Duration: 106 minutes
Story: Pixar's animated musical follows Joe Gardner voiced by Jamie Foxx as a middle school music teacher who has been looking for his big break all his life. Right before he gets to play alongside jazz legend Dorothea Williams, Joe dies and finds his soul heading the Great Beyond. For his passion for music, he has to find his way back to his body with the help an infant soul learning about herself and finding a reason to be born on earth.
Review: Soul is an animated film perfect for a year like 2020, the film focuses on themes such as reasons to live on, finding your spark, doing something you love and enjoying every minute of your life. Joe Gardner who has been yearning to become a musician has been taking small gigs in hopes to find his big break.
One day at school he finds out he has a real shot at a stable career as a teacher after being offered a full-time job. Before he can make a decision about that offer he gets a chance to play alongside jazz legend Dorothea Williams. However, his joy-filled walk back home to inform the news to his mother ends up with him at the hospital clinging to his life.
Joe wakes up on the escalator that will lead him to the Great Beyond but runs away after realising he is not ready to give up on his passion and his life. Joe finds his way on to the Great Before and meets a young soul called 22, who for centuries has resisted embarking upon her journey to Earth. While one desperately wants to go to Earth the other does not, so they strike a deal.
Joe agrees to help 22 to find her spark and complete her badge which can take him to earth. After breaking some rules they both find their way to Earth but in the wrong bodies. 22 in Joe's body manages to live the life she was promised by the Great Before but could never understand the depth of it. Joe, on the other hand, manages to find out his dream but realises there is something else he had been living for all along.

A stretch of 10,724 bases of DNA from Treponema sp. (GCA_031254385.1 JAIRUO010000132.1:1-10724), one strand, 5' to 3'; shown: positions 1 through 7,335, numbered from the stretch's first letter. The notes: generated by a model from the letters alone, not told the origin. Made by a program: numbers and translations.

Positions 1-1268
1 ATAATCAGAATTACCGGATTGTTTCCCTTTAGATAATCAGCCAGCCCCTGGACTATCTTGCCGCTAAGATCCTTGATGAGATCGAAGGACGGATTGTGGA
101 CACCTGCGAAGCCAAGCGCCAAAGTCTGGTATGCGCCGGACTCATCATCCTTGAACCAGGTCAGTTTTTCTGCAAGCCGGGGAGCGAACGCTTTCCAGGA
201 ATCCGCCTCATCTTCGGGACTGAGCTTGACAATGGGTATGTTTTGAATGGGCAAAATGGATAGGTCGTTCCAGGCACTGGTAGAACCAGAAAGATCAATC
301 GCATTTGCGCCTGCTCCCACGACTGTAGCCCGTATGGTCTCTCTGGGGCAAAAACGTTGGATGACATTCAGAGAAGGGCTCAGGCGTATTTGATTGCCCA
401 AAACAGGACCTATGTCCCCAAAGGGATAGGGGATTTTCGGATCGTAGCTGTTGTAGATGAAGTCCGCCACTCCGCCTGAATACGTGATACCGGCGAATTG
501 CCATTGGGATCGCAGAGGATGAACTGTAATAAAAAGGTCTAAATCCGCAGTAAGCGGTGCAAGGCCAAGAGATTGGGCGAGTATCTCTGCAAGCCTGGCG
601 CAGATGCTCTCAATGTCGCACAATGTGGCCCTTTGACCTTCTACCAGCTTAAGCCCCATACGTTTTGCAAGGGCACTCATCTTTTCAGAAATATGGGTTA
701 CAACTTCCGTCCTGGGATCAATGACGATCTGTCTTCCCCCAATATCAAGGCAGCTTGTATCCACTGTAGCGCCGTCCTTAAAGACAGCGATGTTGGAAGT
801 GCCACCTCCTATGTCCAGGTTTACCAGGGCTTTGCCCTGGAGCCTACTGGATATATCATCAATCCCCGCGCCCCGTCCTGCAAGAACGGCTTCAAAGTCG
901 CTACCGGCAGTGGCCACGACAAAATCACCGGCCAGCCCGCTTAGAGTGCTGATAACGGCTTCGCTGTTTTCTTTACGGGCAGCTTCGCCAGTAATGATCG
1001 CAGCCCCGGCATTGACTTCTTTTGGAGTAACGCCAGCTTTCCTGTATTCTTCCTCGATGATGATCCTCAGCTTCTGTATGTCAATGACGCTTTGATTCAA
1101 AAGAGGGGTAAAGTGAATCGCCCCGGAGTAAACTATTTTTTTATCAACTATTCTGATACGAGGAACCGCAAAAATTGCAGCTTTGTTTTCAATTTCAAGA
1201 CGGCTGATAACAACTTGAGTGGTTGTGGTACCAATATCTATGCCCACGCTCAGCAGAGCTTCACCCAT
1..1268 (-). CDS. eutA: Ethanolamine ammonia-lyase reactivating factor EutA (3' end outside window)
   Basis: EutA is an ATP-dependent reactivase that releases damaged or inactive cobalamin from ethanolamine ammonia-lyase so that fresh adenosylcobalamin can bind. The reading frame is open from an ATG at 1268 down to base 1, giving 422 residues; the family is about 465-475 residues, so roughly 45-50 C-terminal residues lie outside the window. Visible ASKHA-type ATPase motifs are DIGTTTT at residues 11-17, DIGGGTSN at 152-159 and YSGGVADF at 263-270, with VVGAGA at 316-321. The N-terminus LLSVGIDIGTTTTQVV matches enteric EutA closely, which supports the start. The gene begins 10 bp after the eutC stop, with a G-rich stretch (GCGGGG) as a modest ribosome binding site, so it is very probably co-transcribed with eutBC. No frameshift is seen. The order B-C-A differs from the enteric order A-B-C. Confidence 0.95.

Soul truly gives everything a Pixar movie has to offer to the adult audience like a mid-life crisis, unfulfilled dreams, answers to what-if questions, complex family relationships and the existential topic of life and death.
Joe tells his mother, that he is afraid to leave the world without having amounted for anything. That one scene puts the whole film in perspective, despite the Great Before and Great Beyond, how we spend every moment of our present is what shapes our lives. Directed by Pixar veteran Pete Docter (Up and Inside Out), with Soul we get another animated film made for the adults that can also be enjoyed by the preteen audience.
Music is one of the most essential parts of the story. The wonderful score provided by Nine Inch Nails' Trent Reznor and Atticus Ross with jazz compositions of Jon Batiste is what brings out the emotions in every scene. Jaime Foxx as Joe and Tina Fey as 22, are a delight to hear and watch, as they struggle and grow closer together.
Overall Soul is highly recommended for gloomy days when you need a pick-me-up. The film is also a good fit for the holiday season with our without any loved ones accompanying you.